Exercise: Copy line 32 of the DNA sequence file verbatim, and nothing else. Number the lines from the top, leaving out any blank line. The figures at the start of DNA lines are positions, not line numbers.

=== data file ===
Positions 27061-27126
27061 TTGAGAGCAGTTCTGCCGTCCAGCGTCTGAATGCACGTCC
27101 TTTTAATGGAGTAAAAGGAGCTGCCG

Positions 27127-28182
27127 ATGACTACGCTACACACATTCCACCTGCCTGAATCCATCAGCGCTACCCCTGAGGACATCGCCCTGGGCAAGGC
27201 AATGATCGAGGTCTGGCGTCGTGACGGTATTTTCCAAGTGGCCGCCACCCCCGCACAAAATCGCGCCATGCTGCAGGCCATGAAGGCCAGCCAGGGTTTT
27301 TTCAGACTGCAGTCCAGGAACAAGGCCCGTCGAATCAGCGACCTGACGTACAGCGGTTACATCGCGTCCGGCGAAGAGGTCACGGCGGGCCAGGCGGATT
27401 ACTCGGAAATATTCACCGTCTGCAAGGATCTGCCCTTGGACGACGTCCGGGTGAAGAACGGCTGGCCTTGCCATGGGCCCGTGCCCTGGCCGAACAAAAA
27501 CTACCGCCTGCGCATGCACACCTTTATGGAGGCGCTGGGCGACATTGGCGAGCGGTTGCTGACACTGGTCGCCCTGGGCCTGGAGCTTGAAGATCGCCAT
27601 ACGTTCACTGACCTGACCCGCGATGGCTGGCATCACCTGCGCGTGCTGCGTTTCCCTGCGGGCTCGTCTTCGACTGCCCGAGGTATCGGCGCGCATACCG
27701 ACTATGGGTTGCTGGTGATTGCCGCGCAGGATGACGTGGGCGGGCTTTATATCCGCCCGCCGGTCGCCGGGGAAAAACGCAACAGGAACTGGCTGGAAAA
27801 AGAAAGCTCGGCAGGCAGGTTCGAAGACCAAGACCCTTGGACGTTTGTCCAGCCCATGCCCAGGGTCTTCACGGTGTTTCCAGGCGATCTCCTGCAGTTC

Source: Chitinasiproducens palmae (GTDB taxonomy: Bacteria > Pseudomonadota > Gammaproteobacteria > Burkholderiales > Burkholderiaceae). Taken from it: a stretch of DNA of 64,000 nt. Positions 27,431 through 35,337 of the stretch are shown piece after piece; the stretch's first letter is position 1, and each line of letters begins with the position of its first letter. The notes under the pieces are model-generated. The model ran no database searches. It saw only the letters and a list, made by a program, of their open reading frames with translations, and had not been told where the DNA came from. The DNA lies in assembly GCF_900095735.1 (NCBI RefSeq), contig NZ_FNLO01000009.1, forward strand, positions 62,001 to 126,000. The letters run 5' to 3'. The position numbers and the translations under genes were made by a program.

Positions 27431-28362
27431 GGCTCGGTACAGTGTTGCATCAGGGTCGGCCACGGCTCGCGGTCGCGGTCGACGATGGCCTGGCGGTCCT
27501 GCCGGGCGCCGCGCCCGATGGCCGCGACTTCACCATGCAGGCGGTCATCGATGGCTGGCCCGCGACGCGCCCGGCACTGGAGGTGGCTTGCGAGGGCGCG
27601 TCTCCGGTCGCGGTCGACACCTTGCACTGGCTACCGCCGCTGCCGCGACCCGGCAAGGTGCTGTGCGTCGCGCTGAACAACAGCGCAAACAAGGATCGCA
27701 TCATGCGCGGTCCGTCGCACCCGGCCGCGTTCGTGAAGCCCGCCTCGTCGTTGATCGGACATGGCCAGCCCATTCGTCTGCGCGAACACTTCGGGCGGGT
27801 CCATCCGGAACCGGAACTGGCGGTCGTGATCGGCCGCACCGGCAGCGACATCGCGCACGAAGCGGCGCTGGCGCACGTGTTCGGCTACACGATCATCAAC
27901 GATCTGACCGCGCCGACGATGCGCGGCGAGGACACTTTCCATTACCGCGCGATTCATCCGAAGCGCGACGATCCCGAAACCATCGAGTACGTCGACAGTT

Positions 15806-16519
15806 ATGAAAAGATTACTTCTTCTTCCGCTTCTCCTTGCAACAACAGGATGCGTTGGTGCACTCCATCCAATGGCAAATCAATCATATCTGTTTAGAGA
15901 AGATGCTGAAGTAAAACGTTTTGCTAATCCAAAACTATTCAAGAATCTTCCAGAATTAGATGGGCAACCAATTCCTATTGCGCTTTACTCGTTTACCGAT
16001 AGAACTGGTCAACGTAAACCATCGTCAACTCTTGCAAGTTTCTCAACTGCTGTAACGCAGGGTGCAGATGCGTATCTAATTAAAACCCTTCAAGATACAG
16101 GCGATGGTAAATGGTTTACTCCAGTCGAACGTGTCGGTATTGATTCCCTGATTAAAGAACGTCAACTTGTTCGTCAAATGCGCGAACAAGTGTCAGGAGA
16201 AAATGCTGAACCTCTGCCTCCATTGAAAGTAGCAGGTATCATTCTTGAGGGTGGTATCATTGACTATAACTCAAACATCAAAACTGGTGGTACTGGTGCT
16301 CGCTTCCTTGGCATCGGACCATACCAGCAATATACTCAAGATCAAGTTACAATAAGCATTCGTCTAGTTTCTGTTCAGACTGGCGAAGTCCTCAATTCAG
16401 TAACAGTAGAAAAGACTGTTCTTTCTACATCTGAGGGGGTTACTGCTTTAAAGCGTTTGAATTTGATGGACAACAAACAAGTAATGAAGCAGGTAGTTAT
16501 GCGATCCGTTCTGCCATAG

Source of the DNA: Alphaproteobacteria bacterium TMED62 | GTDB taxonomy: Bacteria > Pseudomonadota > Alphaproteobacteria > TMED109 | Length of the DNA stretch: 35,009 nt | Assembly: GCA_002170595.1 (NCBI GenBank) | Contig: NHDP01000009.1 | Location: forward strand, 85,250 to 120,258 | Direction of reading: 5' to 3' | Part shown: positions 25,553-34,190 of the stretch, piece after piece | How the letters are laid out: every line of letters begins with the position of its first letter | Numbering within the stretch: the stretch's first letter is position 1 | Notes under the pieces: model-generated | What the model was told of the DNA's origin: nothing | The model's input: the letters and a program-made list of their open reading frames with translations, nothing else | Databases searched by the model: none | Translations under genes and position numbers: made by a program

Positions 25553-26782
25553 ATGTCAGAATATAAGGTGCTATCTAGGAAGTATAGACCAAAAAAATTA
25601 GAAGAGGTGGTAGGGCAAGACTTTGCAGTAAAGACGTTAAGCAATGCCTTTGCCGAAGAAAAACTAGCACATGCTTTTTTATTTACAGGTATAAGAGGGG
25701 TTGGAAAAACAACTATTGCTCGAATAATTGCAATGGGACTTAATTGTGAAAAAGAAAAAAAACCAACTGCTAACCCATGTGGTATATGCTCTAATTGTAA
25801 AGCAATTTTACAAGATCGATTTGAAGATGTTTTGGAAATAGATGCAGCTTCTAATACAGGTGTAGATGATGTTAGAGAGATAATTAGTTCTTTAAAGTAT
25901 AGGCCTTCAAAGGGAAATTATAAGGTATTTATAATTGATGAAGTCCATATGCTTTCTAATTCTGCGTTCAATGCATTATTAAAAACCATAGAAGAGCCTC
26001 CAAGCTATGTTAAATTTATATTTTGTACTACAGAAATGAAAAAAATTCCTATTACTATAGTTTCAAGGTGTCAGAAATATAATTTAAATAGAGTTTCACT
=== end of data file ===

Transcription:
25553 ATGTCAGAATATAAGGTGCTATCTAGGAAGTATAGACCAAAAAAATTA